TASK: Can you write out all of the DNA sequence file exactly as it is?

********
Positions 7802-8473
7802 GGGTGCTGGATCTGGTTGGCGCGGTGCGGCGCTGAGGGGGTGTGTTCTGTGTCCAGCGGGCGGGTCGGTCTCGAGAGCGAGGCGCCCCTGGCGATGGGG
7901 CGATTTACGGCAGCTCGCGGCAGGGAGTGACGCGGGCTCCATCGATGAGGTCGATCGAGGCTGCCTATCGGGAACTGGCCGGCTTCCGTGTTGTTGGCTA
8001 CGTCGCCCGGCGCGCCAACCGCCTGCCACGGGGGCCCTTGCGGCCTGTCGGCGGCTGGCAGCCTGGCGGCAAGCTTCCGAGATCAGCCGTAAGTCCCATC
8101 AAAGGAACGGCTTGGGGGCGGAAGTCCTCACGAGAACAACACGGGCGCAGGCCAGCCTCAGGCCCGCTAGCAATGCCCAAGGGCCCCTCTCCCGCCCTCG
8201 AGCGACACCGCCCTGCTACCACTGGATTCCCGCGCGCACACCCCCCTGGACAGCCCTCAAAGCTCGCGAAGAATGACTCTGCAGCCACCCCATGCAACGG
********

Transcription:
Positions 7802-8473
7802 GGGTGCTGGATCTGGTTGGCGCGGTGCGGCGCTGAGGGGGTGTGTTCTGTGTCCAGCGGGCGGGTCGGTCTCGAGAGCGAGGCGCCCCTGGCGATGGGG
7901 CGATTTACGGCAGCTCGCGGCAGGGAGTGACGCGGGCTCCATCGATGAGGTCGATCGAGGCTGCCTATCGGGAACTGGCCGGCTTCCGTGTTGTTGGCTA
8001 CGTCGCCCGGCGCGCCAACCGCCTGCCACGGGGGCCCTTGCGGCCTGTCGGCGGCTGGCAGCCTGGCGGCAAGCTTCCGAGATCAGCCGTAAGTCCCATC
8101 AAAGGAACGGCTTGGGGGCGGAAGTCCTCACGAGAACAACACGGGCGCAGGCCAGCCTCAGGCCCGCTAGCAATGCCCAAGGGCCCCTCTCCCGCCCTCG
8201 AGCGACACCGCCCTGCTACCACTGGATTCCCGCGCGCACACCCCCCTGGACAGCCCTCAAAGCTCGCGAAGAATGACTCTGCAGCCACCCCATGCAACGG